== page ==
As other EU member states have done consistently since last June’s referendum, Prouza ruled out the possibility that Britain would be allowed to “cherry-pick” the bits of the EU it likes while ignoring the responsibilities. “There must be some give for all the UK’s take,” he said.

Setting out his government’s own stall, the minister said the Czech Republic’s focus in the negotiations would be on “people and money. On citizens’ rights and financial settlement,” an early indication that discussions about Britain’s “Brexit bill” (some analysis suggests it will amount to €60 billion) will be one of the main sticking points during the talks.

The EU’s remaining 27 member states have been clear that keeping the EU together will be their priority during the negotiations. This was a point the Czech minister reaffirmed during his speech on Thursday: “The EU cannot undermine the very principles on which the internal market was established and has to ensure a level playing field.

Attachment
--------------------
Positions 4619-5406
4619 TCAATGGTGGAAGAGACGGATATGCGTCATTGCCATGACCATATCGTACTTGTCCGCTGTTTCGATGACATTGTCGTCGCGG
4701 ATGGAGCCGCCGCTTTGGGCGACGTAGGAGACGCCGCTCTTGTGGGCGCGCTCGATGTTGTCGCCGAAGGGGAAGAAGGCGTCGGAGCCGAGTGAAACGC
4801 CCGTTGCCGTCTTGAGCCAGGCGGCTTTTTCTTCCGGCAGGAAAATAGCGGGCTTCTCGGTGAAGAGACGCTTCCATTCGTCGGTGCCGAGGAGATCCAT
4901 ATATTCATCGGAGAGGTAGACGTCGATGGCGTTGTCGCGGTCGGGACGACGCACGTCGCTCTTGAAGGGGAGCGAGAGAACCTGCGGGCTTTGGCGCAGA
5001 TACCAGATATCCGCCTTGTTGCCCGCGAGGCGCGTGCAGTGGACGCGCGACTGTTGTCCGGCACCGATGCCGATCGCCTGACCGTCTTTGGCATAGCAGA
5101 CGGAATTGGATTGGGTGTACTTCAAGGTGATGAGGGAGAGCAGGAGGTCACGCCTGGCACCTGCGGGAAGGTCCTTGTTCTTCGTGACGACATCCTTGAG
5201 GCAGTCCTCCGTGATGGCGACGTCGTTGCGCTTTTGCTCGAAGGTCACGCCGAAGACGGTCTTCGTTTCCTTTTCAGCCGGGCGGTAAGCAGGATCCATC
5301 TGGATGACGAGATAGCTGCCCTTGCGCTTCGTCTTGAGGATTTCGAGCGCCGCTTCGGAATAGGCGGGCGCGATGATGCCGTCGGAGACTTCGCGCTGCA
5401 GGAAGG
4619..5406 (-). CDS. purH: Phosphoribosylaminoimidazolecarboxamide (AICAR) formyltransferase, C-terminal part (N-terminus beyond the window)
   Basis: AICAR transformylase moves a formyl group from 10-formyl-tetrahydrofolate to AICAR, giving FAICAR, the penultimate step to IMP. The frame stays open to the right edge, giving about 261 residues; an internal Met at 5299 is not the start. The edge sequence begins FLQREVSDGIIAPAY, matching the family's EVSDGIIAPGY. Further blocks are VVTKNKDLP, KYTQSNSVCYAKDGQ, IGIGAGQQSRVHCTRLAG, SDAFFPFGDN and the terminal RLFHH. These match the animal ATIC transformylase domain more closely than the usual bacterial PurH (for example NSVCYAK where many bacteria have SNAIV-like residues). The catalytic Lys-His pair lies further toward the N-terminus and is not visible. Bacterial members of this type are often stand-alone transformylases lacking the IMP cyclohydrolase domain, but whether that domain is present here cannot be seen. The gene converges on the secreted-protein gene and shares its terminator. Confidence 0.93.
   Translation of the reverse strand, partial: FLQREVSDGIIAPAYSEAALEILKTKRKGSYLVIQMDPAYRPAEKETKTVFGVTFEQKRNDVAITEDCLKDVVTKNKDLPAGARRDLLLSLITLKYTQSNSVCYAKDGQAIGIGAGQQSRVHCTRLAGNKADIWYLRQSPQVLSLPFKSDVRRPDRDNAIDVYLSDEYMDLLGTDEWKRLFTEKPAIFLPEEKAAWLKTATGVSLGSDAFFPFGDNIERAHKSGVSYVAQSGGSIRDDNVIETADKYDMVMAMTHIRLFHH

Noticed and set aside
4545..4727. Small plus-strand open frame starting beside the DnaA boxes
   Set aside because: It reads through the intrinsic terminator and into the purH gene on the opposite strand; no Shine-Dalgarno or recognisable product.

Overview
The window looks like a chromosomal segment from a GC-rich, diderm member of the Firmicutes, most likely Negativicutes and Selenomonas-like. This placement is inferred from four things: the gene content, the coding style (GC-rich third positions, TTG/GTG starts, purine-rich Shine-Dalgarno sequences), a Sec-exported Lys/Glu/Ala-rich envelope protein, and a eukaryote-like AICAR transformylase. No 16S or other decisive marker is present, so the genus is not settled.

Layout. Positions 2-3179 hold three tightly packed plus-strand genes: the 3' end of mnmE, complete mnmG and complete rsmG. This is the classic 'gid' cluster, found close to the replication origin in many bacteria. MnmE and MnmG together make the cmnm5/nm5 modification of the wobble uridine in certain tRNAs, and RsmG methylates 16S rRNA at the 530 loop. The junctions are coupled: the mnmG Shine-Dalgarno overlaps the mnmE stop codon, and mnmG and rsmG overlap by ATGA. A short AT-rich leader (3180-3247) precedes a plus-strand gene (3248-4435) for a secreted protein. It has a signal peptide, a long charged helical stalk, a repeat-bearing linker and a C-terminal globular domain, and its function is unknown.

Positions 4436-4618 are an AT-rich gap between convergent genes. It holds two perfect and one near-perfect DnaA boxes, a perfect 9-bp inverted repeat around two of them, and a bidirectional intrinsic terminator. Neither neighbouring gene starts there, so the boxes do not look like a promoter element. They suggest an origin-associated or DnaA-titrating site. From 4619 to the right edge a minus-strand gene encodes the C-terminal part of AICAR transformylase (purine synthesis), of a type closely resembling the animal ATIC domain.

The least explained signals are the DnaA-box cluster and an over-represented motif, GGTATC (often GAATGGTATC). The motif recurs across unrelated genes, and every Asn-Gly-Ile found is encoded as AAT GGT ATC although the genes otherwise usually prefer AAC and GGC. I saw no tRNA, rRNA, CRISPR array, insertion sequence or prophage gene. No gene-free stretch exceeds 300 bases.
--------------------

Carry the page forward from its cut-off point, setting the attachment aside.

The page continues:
“The possibility of cherry-picking is the biggest danger that would devalue the existing efforts of all member states,” he warned.

Though acknowledging that negotiations would not be easy, Prouza stressed that the EU’s position was not about punishing the UK or the British electorate for their vote.

He concluded his speech by saying: “Let me remind you that during World War II, the Czech government in exile had its base in London; similarly, Czech pilots played a role in the success of the Royal Air Force. We must not forget these key historic moments, we must remember the heroism of our ancestors and continue to work together.

“All the same time, the Czech Republic is a member of the European Union and will continue to defend its principles and unity of the integration. We still believe moving forward together is the best available and most efficient option for us. As was once said, no man is an island… except for Britain, of course.”